School floor tile work leaves irritating odor Smell poses no danger, officials say

source traced to chemical used

April 09, 1997|By Howard Libit | Howard Libit,SUN STAFF

An irritating odor is lingering in several areas of Swansfield Elementary School this week, likely because of trace chemicals left behind by maintenance work done during spring break, Howard County school officials said.

The odor poses no danger to students, teachers or staff, officials said, but some parents say they're concerned and at least a couple of families have pulled their children from the west Columbia elementary this week.

"Primarily, it's just an annoying odor," said Associate Superintendent Sydney Cousin. "The health and safety of students and teachers is our top priority, and if we thought they were in any danger, we would have closed the school."

Still, the odor left some students, teachers and parents complaining Monday about headaches and irritated eyes, throats and lungs.

"One little girl and one little boy seemed to be bothered a little bit, so I took them to the health room for a little while," said kindergarten teacher Jacqueline LaGrange. "I have some allergies, too, so my throat was bothered. But I took some lozenges and seemed to get better."

The odor -- which some liken to a detergent and others say smells like a pesticide -- was far less noticeable yesterday after Swansfield was scrubbed and aired out Monday night and early yesterday.

"There's an odor, and it's pretty unpleasant, but at least it's getting better," said Karen Ganjon, principal of the 660-pupil school. "The school system is being incredibly supportive in terms of trying to ensure the safety of students and faculty."

The odor is believed to be caused by a nontoxic chemical that seeped into walls and floor cracks after asbestos floor tiles were removed last week from the front hallway, administrative offices, gifted-and-talented resource room and kindergarten rooms.

Air quality tests taken before, during and after the work show that the asbestos was removed safely, without leaving any airborne fibers, said Ronald Miller, the school system's safety and insurance specialist.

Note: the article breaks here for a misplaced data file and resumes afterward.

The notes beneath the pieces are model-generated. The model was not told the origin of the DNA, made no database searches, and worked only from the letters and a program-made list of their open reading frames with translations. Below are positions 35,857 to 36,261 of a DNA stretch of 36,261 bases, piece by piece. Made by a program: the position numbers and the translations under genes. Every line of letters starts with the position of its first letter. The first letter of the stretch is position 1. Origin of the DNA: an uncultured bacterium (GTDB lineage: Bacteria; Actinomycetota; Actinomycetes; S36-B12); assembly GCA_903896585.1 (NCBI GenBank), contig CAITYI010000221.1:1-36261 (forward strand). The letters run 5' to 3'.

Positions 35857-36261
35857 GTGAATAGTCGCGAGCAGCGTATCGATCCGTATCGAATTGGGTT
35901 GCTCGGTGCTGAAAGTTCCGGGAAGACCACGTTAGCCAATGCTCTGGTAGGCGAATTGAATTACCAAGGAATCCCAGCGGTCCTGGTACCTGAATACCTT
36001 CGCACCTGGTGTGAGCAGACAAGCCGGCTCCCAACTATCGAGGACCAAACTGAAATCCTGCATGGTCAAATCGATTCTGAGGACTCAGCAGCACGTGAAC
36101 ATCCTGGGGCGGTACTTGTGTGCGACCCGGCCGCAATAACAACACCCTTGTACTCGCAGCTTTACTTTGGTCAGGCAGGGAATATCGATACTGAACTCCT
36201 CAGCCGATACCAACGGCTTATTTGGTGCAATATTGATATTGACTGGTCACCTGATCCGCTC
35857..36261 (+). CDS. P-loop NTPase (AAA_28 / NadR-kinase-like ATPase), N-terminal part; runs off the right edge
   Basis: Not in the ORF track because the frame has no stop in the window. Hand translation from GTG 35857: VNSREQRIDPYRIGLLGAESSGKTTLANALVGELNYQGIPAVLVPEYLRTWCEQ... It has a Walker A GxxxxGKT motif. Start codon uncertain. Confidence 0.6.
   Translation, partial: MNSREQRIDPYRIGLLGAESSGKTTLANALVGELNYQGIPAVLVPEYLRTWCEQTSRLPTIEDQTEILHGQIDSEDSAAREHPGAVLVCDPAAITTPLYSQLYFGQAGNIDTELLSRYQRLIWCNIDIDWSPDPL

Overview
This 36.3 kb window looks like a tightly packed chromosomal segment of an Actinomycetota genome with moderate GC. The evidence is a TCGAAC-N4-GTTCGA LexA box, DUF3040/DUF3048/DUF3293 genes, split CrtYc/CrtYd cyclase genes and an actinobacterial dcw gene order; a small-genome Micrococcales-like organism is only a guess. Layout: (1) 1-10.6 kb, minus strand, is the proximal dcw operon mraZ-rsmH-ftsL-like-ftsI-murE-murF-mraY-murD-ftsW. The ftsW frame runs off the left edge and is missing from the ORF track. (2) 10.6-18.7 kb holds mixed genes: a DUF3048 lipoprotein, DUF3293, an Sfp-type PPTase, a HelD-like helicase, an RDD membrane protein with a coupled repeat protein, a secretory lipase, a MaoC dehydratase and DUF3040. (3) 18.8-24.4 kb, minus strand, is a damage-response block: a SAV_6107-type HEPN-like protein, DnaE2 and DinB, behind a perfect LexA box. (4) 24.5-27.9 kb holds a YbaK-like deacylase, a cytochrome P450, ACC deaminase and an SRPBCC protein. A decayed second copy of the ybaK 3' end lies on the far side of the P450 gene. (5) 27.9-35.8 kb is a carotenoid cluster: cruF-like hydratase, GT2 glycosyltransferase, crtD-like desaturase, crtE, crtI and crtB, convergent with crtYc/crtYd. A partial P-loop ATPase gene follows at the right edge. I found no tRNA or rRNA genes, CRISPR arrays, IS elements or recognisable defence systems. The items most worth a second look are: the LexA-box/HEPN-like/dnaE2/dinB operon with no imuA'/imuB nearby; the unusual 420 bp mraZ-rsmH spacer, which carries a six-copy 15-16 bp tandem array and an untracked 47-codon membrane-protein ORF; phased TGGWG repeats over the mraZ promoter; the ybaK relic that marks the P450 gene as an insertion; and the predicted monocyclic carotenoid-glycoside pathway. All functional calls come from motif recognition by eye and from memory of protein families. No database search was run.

But Asbestos Specialists Inc., which removed the tiles, also used a chemical called "No Odor Mastic Remover" to clean the adhesive from the cement floor.

School officials believe the chemical may have seeped into the walls, in part because baseboards were removed to make it easier to lift off the tiles.

"No Odor Mastic Remover -- the name is kind of ironic, isn't it?" Miller said.

Material safety data sheets indicate the chemical is nontoxic but may be irritating to eyes, throat and lungs.

Miller described Asbestos Specialists as one of the top asbestos removal companies in Maryland and said the firm followed procedures laid out by the school system.

The company also removed asbestos tiles from Dunloggin Middle School during spring break using the same chemicals, and no odor was left there, Cousin said.

The difference may be that Dunloggin's walls next to the tiles are metal while Swansfield's walls have a core of drywall and corkboard that seems to have absorbed the chemicals, Cousin said.

Yesterday, as school officials made repeated visits to Swansfield to check on the odor, some parents said they were concerned.

"When your nose smells something so bad, it seems to be telling you that you should worry, even though you're being told that it's not toxic," said Anne Rogers, first vice president of the school PTA.

Rogers said she spent several hours volunteering in Swansfield's office Monday and left with a "splitting headache," but was reassured when she called the U.S. Environmental Protection Agency yesterday and learned that the chemical is not hazardous.

A few families kept their children home yesterday, in part because the children have severe asthma problems, Ganjon said.

School officials said they believe the smell will be gone soon.

The asbestos tiles were removed to provide a head start on planned renovations. The $2.2 million renovation to Swansfield, which opened in 1972, is to replace the heating and ventilation system, add walls to some classrooms and do other work.

Pub Date: 4/09/97

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